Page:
WW2 Sea Mine Deployment in the Pacific Theater.
During the war in the Pacific, 17,875 mines were laid by U.S. aircraft, 7632 defensive mines by surface ships, 3010 offensive mines by surface ships, and an additional 1020 by submarines — Source: Report of Surrender and Occupation of Japan

Historical Background
At the beginning of WW2, The US Army Air Force (USAAF) really didn’t want to do sea mining at all. This was not seen as a “strategic mission” for it’s heavy bombers. MacArthur’s SWPA theater was a perfect example of those bias. General Kenney allowed only a single mine mission with his American B-24 heavy bombers in 1943 using spare aircraft with scratch crews, delivering a total of 24 sea mines. Similarly Admiral Kinkaid, commander of the 7th Fleet, didn’t use any of his PBY Catalina or PV-1 Ventura patrol planes to lay mines. It fell to the PBY patrol planes of the Royal Australian Air Force (RAAF) to fill the SWPA mine laying role for MacArthur the whole war. The most strategically important of those Australian mining raids being a really spectacular night time Manila Bay mission done during the Oct. – Dec. 1944 Leyte Campaign, which was supported by one of MacArthur’s “Section 22” Radio-Countermeasures PBY “Ferret” aircraft.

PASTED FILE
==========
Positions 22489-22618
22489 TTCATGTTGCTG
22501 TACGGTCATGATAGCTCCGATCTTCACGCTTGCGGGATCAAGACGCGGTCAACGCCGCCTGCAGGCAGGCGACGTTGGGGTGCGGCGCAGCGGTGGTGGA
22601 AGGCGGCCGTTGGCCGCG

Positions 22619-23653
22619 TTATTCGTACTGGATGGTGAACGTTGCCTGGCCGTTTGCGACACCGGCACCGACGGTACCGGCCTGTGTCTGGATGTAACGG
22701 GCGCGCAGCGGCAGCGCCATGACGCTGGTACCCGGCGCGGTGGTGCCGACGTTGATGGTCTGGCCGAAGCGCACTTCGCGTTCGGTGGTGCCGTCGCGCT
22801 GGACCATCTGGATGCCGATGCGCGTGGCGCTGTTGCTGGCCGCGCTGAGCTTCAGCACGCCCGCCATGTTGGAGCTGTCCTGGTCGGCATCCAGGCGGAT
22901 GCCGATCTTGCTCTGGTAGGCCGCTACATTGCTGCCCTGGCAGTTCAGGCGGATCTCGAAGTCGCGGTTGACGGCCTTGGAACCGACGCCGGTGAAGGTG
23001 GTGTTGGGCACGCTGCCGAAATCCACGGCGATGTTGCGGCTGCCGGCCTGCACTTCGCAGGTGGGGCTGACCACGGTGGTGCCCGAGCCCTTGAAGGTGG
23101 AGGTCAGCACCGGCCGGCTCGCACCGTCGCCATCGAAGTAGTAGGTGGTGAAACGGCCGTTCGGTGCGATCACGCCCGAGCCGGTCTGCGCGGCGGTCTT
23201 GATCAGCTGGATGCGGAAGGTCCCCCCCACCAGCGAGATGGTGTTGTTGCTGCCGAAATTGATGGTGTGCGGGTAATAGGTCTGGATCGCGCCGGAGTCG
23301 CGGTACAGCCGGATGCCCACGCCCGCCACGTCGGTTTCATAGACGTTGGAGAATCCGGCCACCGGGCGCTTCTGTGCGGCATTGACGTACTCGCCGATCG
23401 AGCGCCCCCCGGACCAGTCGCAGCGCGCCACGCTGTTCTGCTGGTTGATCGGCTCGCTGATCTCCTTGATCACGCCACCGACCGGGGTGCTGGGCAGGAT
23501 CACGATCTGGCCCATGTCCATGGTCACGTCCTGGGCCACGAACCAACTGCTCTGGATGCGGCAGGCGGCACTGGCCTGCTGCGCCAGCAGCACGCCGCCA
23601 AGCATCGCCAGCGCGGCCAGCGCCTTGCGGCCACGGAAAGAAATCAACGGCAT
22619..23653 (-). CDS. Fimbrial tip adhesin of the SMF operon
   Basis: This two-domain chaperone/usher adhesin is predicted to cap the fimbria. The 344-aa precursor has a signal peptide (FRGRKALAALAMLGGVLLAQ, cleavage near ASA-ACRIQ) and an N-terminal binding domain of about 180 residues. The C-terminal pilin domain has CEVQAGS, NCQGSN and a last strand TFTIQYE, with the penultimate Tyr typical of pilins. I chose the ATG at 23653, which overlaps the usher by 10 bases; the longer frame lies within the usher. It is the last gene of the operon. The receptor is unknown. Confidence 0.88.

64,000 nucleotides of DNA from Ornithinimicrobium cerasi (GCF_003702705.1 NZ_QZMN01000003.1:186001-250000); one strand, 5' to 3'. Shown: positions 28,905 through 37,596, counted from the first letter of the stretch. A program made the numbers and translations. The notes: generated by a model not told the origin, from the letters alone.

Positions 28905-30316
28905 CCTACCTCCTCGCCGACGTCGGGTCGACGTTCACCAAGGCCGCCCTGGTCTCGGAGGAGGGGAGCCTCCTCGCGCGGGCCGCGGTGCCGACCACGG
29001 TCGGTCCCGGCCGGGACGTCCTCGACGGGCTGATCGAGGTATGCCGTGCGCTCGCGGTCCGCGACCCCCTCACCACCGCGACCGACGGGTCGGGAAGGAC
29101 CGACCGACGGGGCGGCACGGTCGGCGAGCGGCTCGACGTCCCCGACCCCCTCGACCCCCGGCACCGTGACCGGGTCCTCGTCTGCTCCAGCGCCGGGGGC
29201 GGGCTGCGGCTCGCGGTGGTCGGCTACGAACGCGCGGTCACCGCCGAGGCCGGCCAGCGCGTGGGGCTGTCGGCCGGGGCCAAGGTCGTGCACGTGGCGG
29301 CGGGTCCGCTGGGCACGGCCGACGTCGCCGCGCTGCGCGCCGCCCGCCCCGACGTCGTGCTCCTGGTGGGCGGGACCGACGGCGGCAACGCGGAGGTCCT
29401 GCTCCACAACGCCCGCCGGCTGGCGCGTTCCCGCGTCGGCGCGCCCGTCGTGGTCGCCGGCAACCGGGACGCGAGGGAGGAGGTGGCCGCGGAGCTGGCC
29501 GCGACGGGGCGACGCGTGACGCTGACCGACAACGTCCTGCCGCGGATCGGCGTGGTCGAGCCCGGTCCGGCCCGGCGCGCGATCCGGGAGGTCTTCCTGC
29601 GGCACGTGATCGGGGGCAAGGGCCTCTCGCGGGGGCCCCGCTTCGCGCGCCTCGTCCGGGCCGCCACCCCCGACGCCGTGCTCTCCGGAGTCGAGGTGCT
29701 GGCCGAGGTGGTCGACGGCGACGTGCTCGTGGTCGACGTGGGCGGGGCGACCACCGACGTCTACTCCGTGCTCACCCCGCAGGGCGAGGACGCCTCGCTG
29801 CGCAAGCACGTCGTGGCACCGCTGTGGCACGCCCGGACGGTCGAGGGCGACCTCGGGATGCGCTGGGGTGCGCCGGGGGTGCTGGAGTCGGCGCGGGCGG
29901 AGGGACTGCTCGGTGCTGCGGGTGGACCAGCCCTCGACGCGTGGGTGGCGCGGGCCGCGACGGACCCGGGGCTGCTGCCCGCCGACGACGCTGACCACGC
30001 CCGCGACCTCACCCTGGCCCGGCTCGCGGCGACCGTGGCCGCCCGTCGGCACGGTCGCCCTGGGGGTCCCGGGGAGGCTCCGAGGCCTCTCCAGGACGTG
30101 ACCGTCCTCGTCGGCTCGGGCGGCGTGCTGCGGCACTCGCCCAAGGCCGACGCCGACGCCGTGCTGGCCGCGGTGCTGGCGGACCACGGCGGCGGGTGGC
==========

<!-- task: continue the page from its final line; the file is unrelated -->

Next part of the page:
The US Navy, like the USAAF at the beginning of WW2, was just as disinterested in air-laid sea mining. US Navy Rear Admiral Hoffman in a May 1977 U.S. Naval Institute Proceedings article “Offensive Mine Warfare: A Forgotten Strategy,” described US Navy mine warfare readiness at that time as “pathetic…not much different from that existing at the end of the previous war.” This can be measured by the fact that the total supply of US Navy aerial mines on December 7, 1941 consisted of 200 Navy Mk. 12 magnetic mines, which were based on a German magnetic mine captured by the British, that itself dated from a 1920’s design!

B-29 Mining Mission from Mines Away!
B-29 Mining Mission Training Photo — Source: Mines Away!